Extraordinary Little Details

I often fixate on the smallest of phrases, temporarily paralyzed until the few syllables that have stunned me have made their way back and forth over my brain a few times. It happened again this evening, as I was reading Patrick Modiano’s Dans le café de la jeunesse perdue (In the Café of Lost Youth; I don’t think it’s been translated into English)* over a sad dinner of oatmeal and lentil chips (not mixed together, lest I give Croesus, as discussed yesterday, competition in the game of strangely-combined concoctions). Here, Caisley, a detective, wants to keep walking around in the warm night air– but has to forgo said pleasure due to the unfortunate fact that his new shoes are doing a number on his instep.** It was the specific designation of the part of the foot that was undergoing torture that made my ears perk up. Why be that explicit, or choose such an infrequently-mentioned part of the foot with which to be explicit? (Why not suffer from the usual pinched toes, for example?)  Will the instep become important later on, some sort of marker of a lost identity, a variety of Achilles’ heel that leads to the downfall of this seemingly decent professional? Modiano goes for precision again on page 67, having Caisley remove one of his shoes and massage an offended instep– so maybe there’s something to having us notice this particular area of the body. Still, it’s weird.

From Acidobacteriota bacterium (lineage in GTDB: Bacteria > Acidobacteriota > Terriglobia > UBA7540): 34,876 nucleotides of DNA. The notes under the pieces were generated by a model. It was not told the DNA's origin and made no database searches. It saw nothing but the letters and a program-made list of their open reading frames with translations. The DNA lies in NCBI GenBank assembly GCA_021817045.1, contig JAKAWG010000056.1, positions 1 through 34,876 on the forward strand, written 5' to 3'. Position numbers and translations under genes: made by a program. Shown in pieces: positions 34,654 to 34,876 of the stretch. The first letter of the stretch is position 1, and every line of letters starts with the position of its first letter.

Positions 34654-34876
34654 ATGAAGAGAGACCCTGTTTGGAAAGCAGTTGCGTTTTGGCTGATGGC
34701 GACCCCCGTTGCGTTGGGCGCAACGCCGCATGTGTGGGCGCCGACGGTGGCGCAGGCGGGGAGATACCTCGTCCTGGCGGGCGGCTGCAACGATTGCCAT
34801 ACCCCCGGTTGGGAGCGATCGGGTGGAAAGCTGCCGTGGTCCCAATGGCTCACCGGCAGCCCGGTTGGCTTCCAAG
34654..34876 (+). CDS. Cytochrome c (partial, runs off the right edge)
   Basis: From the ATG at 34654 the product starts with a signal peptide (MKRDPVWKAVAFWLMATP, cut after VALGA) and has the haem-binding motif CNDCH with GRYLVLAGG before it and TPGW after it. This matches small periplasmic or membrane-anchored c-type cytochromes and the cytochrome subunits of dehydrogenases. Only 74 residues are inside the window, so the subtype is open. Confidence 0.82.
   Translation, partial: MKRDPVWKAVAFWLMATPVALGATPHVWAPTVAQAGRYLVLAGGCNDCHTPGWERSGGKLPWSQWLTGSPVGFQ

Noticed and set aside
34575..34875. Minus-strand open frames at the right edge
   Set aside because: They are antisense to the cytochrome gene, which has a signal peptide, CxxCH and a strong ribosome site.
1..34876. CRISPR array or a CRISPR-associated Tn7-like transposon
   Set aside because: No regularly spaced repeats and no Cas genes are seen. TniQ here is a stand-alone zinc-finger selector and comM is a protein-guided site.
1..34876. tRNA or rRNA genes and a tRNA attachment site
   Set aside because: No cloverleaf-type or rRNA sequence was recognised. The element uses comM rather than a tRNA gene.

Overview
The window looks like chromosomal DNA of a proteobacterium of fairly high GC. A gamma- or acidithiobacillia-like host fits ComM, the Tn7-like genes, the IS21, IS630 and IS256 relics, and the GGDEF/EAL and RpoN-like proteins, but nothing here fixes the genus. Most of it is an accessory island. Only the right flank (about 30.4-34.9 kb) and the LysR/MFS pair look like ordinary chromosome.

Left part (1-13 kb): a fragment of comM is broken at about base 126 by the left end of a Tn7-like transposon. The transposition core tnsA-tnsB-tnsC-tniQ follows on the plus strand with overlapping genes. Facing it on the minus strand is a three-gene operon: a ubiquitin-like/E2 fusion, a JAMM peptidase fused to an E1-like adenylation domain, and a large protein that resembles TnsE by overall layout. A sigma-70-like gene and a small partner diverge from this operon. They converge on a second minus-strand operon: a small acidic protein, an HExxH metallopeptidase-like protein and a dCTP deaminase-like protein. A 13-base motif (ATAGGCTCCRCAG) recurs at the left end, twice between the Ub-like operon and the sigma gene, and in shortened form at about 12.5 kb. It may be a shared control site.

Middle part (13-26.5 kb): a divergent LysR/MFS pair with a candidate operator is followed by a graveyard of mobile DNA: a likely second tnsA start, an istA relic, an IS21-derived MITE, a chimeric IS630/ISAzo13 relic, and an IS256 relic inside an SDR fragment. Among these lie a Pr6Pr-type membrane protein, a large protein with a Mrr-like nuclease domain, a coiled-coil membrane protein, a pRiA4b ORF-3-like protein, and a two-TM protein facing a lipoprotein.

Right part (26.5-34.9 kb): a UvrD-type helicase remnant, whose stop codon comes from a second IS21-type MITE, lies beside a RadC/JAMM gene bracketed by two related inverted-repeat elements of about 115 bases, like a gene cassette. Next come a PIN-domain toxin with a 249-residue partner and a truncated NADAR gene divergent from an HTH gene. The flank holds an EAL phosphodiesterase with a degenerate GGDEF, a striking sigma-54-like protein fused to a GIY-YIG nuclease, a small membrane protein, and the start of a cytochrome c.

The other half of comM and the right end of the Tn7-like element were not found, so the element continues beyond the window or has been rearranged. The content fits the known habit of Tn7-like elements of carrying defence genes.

All the same, I love it– and might be even more fond of the mention, when all’s said and done, if that aching little area has absolutely no relevance at all to the outcome of the story– but was just placed there because it felt right. We’ll see; this guy had to win the Nobel Prize for some reason, and I’d be thrilled if the inclusion of seemingly random details played even a small part in the illustrious judges’ decision to grant it to him.


* Patrick Modiano, Dans le café de la jeunesse perdue (Paris: Éditions Gallimard, 2007).

** In the original, Caisley states, “Malheureusement, mes nouvelles chaussures me faisaient très mal aux cous-de-pied.” Ibid., 57.


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